As a matter of fact, not only is creatine safe for your sharp, lean and aesthetic looks, but it is also beneficia.

This is exactly why many professional bodybuilders don’t really cease creatine intake during their competitive season.

Is creatine a steroid?

is creatine a steroid

At one point your parents or some of your friends probably freaked out when they found out you’re supplementing with creatine.

“Wow bro, you are not natural anymore?”

Well, while many of you may think it is funny, it is in fact a common misconception about creatine.

The truth is, creatine is by no means an anabolic steroid.

It is rather a compound formed by 3 amino acids, which doesn’t really fit into the category of anabolic steroids, as it basically has zero effect on your endocrine (hormonal) system.

As we mentioned, all creatine is, is an energy storage of the organism.

Types of creatine

There are many, and we mean MANY types of creatine.

Just to name a few:

  • monohydrate
  •  pyruvate
  • gluconate
  • pyroglutamate
  • disodium creatine phosphate

Some creatine supplements are isolated forms of creatine, while others are combined in a flurry of creatines.

Needless to say, when you’ve got a dozen types of creatine, you start wondering which one to pick and which one would have the best effect.

The truth here is that the safest, best-researched form of creatine is namely the monohydrate.

There are other forms which have advantages, like increased water solubility, however, when it comes to the best bang for the buck, monohydrate remains king.

If however, your belly is sensitive, you can make a tad bit bigger investment and get creatine citrate.

Why do bodybuilders use creatine?

how creatine works

Alright, we now learned a bit more about this wonderful supplement.

So far, so good – We know that the body has 2 main sources for immediate energy, when it is required for intense muscular activity – ATP & CP.

When we supplement with creatine, the storages of creatine phosphate (CP) increase.

This in turn allows for more synthesis of the main energy molecule ATP, and hence, strength endurance is increased.

As you may or may not know, ATP fulfills the energetic demand of the musculature during its contraction.

When that energy demand is fulfilled and the ATP is broken down, we get a byproduct, called adenosine diphosphate.

Then, the body has to either regenerate ATP or cease muscular activity.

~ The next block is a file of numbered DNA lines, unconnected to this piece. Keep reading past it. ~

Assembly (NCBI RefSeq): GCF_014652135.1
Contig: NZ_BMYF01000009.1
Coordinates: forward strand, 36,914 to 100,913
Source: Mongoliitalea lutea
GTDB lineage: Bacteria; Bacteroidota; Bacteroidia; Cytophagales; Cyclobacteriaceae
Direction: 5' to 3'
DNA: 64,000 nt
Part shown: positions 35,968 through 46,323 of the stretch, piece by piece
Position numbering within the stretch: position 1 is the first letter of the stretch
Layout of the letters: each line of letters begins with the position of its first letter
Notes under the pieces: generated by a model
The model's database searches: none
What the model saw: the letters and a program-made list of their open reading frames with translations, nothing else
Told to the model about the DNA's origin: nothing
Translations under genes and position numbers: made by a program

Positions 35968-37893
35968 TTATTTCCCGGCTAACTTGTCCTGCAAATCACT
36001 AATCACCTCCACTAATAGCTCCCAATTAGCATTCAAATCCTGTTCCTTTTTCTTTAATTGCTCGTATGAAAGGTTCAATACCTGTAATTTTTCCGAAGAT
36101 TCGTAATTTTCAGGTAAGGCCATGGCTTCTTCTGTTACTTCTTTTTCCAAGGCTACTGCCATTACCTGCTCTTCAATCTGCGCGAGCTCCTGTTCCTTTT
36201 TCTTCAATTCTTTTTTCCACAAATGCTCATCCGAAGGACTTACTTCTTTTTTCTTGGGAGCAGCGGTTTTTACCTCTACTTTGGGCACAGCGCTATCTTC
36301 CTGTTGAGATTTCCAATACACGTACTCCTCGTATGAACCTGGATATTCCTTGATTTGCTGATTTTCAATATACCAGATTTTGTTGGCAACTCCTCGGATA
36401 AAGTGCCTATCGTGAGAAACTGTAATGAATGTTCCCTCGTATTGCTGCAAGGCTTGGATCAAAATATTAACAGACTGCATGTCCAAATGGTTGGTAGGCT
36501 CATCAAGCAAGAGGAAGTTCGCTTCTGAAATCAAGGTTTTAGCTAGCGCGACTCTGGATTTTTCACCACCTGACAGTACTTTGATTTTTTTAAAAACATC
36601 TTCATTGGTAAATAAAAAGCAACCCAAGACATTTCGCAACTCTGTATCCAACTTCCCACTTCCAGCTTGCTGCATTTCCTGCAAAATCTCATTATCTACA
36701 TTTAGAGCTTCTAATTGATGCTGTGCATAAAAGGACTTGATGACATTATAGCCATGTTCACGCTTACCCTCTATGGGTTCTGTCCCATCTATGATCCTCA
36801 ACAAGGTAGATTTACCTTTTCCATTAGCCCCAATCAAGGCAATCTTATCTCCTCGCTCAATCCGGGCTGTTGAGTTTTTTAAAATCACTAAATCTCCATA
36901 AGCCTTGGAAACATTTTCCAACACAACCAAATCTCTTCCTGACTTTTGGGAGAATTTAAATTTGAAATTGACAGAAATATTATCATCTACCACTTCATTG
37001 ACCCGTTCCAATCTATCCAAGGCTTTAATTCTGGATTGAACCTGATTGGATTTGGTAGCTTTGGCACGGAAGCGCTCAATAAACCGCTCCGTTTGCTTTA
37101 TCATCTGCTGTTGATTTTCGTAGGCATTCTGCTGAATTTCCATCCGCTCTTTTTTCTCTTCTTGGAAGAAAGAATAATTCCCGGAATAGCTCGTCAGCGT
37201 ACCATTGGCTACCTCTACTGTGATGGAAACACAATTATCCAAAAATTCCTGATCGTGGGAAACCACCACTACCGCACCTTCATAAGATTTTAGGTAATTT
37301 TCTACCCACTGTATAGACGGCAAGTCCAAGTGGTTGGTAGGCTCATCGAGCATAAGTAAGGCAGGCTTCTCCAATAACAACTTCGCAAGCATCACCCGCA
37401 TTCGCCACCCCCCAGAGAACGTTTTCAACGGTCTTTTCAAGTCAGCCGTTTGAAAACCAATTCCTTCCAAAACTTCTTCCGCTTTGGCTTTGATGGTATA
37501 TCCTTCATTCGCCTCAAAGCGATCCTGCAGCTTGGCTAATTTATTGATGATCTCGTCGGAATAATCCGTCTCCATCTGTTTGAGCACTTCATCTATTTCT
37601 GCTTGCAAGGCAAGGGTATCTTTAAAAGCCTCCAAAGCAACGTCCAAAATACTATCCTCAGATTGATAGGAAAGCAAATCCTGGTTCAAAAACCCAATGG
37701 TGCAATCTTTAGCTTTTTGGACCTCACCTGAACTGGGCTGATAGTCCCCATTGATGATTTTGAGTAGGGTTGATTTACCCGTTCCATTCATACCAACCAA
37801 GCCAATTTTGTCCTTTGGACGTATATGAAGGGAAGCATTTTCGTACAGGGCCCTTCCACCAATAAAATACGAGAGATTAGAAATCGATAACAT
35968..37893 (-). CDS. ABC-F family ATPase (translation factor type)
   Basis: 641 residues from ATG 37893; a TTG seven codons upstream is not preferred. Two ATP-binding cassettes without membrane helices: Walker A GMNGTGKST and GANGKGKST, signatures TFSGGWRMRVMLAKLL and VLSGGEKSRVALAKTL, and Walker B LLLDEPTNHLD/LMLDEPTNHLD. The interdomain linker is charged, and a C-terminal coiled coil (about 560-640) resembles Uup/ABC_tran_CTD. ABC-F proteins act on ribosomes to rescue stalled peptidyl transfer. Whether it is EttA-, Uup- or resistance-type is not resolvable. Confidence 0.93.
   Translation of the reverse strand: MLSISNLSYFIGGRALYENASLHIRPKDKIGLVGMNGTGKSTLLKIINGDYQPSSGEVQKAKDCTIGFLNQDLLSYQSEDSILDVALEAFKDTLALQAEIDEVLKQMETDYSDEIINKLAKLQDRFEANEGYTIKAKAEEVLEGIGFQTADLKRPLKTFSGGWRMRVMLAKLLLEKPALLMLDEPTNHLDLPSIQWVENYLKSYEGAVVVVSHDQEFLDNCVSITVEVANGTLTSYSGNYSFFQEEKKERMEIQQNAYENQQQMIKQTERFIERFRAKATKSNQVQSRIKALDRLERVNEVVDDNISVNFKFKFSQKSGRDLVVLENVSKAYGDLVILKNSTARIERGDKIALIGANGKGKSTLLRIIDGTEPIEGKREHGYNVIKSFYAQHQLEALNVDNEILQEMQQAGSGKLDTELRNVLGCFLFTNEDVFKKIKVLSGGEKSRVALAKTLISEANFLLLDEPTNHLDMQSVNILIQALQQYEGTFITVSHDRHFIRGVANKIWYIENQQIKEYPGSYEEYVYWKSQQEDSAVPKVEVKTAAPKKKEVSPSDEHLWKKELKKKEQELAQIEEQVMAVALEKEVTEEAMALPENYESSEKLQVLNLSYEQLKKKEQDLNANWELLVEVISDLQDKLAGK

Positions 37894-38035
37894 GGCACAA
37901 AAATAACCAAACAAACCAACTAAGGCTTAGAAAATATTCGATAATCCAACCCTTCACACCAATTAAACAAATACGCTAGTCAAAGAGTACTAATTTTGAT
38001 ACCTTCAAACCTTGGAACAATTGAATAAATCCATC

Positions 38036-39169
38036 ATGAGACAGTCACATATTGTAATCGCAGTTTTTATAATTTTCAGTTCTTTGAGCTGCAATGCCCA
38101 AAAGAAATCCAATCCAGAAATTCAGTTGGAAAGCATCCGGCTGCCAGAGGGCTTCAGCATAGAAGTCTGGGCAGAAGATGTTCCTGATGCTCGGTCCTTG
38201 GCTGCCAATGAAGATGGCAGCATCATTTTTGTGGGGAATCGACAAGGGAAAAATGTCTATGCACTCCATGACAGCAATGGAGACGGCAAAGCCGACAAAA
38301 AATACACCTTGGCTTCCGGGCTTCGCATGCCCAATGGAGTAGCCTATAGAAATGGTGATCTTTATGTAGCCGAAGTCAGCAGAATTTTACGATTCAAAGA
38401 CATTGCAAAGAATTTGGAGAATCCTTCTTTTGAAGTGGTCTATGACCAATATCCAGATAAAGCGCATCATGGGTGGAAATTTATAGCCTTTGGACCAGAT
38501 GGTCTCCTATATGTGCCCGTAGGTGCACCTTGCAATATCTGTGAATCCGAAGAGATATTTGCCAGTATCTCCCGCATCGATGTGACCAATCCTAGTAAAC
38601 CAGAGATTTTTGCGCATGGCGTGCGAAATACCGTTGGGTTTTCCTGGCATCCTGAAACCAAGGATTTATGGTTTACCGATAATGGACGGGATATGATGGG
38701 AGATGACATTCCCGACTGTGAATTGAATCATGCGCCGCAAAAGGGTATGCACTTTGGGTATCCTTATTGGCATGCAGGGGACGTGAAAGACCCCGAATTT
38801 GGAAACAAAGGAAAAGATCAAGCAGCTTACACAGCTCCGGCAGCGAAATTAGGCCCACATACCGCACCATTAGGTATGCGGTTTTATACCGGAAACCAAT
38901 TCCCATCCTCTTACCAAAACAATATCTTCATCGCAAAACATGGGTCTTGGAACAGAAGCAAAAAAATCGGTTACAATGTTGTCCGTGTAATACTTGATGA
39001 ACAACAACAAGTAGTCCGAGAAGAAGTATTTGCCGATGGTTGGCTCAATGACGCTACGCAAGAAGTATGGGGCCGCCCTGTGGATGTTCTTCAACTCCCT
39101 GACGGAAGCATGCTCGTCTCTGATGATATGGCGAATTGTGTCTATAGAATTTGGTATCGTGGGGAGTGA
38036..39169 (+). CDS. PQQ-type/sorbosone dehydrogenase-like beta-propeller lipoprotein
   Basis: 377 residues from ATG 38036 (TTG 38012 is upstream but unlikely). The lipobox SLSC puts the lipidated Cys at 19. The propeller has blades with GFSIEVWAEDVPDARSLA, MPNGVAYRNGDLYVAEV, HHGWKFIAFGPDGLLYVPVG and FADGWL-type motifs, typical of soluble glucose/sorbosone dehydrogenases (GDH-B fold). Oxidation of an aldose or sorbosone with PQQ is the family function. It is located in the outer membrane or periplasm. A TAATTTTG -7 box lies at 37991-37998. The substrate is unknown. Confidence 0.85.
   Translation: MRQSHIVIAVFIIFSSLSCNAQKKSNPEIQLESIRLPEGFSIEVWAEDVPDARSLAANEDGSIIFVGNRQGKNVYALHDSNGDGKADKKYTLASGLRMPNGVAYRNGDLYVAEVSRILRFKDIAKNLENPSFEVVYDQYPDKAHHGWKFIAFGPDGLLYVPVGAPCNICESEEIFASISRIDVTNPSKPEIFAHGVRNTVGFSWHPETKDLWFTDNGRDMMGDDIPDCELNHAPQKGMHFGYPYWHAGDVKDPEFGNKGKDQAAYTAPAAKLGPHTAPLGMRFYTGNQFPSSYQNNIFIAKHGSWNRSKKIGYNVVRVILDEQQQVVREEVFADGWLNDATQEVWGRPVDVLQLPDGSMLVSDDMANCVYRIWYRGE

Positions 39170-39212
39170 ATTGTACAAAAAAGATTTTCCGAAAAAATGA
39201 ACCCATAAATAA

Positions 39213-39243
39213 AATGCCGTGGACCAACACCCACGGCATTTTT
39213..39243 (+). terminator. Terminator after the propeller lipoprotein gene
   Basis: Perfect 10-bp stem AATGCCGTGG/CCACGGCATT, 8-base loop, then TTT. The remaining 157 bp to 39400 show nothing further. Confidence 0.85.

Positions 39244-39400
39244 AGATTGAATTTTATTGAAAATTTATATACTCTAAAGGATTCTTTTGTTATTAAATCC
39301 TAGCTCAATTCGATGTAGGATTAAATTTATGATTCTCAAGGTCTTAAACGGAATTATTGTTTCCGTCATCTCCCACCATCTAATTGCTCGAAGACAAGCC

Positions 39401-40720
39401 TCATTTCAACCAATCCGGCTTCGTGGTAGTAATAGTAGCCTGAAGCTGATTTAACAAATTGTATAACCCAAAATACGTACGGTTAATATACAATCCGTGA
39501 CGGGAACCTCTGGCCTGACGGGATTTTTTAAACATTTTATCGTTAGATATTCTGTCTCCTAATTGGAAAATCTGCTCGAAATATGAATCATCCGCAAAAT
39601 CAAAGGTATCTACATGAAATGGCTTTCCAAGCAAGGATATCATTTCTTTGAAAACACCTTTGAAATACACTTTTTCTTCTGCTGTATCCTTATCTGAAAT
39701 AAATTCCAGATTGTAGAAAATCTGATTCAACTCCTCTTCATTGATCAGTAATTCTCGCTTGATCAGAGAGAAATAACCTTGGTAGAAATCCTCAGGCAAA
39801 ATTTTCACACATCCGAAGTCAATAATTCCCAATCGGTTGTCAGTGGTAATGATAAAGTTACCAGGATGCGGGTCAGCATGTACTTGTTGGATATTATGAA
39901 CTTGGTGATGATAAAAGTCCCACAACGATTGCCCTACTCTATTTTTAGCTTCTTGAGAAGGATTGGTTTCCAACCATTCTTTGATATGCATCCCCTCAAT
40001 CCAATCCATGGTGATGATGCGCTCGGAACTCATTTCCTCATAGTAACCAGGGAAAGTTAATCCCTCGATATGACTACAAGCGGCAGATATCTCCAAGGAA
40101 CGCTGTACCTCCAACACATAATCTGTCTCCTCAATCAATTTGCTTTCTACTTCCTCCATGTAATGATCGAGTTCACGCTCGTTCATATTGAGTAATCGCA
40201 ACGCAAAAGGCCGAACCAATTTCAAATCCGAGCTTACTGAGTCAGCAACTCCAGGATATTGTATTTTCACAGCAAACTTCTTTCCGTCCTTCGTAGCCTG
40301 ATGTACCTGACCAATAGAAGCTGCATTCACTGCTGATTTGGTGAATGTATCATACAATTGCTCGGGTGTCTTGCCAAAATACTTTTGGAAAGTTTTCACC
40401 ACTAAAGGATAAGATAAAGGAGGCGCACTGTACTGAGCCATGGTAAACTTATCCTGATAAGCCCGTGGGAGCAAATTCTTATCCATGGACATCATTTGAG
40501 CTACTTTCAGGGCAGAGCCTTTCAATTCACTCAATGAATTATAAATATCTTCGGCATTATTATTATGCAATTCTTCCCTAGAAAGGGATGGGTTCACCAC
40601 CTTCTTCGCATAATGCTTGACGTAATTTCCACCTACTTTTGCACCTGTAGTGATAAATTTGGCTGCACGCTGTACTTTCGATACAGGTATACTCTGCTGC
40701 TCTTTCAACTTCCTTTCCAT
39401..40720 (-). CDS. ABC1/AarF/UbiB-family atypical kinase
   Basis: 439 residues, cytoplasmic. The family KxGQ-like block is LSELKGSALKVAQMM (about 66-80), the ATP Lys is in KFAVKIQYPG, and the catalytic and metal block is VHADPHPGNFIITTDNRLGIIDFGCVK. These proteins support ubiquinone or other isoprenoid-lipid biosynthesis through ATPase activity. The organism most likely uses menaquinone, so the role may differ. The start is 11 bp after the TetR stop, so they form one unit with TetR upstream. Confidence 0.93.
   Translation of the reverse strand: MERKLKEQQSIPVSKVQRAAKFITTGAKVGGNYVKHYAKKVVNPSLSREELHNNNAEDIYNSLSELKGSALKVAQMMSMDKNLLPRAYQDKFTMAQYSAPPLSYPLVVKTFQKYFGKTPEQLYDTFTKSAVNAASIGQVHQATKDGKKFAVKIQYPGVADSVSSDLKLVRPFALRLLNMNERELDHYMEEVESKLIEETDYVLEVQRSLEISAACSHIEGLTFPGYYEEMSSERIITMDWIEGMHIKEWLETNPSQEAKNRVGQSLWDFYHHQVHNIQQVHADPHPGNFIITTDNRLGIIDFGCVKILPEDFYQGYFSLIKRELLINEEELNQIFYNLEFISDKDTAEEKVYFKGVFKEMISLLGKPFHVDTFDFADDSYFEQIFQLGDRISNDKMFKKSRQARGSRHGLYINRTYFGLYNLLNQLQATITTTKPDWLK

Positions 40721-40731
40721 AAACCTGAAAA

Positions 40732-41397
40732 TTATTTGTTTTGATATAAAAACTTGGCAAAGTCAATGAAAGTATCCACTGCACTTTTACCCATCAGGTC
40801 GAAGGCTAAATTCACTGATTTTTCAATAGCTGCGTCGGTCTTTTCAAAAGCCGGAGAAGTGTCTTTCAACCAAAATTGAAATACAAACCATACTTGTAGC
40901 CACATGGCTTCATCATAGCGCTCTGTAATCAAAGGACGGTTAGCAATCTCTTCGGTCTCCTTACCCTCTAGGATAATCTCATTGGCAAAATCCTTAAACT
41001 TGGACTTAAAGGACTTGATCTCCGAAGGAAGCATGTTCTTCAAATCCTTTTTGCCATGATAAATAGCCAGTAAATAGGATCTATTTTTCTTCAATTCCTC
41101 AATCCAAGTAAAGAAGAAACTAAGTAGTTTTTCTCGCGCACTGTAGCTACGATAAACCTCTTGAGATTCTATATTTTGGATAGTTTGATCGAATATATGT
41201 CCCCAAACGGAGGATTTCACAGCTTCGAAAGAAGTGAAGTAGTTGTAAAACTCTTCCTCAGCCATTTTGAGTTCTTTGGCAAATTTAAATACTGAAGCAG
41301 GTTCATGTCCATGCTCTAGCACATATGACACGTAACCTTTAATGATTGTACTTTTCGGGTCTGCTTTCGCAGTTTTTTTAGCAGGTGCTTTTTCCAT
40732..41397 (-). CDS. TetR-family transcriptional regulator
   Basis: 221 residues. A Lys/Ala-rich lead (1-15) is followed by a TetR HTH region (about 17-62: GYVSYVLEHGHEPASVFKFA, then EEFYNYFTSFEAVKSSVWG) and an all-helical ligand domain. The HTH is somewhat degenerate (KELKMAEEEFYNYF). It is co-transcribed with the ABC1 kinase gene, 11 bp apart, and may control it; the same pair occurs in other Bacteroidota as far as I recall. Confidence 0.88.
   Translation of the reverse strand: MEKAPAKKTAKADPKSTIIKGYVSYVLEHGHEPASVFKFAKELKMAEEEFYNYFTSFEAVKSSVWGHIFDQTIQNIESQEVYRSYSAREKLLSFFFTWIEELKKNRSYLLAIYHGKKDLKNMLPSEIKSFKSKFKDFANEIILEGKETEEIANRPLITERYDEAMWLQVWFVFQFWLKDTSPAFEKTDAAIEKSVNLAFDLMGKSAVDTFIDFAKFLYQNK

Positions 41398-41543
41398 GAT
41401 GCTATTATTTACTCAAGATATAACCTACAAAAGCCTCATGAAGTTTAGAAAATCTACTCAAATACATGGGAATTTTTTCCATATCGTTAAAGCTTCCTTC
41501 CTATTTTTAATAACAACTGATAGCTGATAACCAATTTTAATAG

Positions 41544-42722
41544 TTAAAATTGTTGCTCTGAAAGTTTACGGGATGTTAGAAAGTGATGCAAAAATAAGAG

If available, the phosphate molecules from the creatine phosphate in the body, link with the ADP and regenerate ATP.

To say it simply, creatine as a supplement allows for more energy output during muscular activity.

In even simpler words – You will gain some fookin strength and be able to do more reps with a heavier weight, brah.

Creatine loading

creatine loading

Odds are that this is not the first article about creatine that you’re reading.

Probably more than one of them has recommended the initial, loading phase with creatine.

But is that necessary?

Well, not really – The loading phase is not a determinant for successful supplementation.

The loading phase can be done, but all it will do is make your body load up faster, but that won’t necessarily have a significant impact on the end result.

If you decide to do the loading phase, the recommended amount is 0.3 grams of creatine per kilogram of bodyweight, for the duration of the first week.

After that, creatine intake can be sustained at a healthy 5 grams a day.

You should acknowledge that more than 5 grams a day will have no further effects, as this dose will fill up the creatine reserves of the body.

Creatine timing

Well, we now know the functions of creatine, how it works in the body and what types of creatine there are.

The next question is – When should you take creatine? Pre workout? Post workout? Let’s find out what benefits the different options offer.

  • Pre-workout

Generally, this is considered one of the better options, as the function of this supplement implies that it is best to load with energy before the workout.